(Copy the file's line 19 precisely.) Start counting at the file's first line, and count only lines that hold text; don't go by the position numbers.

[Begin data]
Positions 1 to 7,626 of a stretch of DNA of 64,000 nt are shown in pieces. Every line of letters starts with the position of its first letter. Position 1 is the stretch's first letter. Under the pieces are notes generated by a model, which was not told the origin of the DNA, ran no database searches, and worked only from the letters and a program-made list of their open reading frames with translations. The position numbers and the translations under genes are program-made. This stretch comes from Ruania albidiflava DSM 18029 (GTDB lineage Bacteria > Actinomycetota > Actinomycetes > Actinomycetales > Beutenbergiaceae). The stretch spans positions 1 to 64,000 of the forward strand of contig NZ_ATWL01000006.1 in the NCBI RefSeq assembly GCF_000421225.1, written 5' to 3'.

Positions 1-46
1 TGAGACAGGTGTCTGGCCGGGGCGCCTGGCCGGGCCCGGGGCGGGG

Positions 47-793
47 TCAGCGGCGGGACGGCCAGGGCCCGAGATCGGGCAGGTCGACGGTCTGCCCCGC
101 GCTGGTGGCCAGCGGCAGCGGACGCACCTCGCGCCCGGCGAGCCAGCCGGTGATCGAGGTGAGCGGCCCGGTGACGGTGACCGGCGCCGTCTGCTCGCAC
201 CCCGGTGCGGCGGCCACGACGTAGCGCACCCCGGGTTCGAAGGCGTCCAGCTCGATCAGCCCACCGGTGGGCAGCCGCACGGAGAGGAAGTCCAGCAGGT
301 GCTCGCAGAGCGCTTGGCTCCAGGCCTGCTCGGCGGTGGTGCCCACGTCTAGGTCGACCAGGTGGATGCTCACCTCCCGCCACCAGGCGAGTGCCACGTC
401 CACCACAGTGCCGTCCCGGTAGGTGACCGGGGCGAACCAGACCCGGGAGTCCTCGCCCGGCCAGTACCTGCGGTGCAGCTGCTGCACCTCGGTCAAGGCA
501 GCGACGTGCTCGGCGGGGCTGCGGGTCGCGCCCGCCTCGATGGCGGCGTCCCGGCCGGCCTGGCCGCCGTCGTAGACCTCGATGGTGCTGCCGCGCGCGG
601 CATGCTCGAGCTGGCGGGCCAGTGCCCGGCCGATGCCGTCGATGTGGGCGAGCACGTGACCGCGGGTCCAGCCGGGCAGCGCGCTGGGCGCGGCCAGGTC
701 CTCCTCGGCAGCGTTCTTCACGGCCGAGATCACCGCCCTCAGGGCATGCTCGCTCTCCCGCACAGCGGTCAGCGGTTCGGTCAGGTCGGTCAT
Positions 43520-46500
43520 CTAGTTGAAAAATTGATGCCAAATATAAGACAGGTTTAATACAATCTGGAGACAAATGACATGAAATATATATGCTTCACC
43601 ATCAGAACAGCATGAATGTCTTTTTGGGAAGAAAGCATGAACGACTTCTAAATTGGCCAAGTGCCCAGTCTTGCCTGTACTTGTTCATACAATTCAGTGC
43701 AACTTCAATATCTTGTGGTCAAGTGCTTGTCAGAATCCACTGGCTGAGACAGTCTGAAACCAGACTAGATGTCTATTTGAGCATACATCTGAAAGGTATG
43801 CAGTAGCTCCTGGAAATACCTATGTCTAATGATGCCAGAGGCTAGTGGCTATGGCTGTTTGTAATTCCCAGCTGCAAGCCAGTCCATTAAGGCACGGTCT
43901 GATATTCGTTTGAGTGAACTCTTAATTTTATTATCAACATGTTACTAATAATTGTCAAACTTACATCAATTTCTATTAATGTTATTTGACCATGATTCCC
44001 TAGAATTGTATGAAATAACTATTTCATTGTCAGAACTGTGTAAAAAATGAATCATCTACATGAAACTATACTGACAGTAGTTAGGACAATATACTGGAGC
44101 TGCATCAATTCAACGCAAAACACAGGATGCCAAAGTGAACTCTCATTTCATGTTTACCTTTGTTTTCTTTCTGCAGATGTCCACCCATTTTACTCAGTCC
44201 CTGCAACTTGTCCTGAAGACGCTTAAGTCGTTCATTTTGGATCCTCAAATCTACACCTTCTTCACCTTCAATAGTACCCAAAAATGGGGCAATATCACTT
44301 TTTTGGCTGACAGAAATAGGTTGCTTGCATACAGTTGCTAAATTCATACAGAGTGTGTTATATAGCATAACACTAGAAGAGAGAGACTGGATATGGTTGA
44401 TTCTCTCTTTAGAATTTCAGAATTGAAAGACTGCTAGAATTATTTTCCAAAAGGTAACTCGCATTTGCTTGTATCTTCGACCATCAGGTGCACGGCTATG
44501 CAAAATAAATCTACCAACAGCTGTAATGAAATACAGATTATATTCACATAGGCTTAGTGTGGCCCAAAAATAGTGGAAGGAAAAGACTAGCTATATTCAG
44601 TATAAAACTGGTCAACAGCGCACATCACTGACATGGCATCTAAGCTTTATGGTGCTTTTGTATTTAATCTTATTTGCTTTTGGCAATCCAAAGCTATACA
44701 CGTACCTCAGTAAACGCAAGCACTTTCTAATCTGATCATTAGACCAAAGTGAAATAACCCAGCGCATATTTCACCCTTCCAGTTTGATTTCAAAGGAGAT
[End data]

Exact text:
44001 TAGAATTGTATGAAATAACTATTTCATTGTCAGAACTGTGTAAAAAATGAATCATCTACATGAAACTATACTGACAGTAGTTAGGACAATATACTGGAGC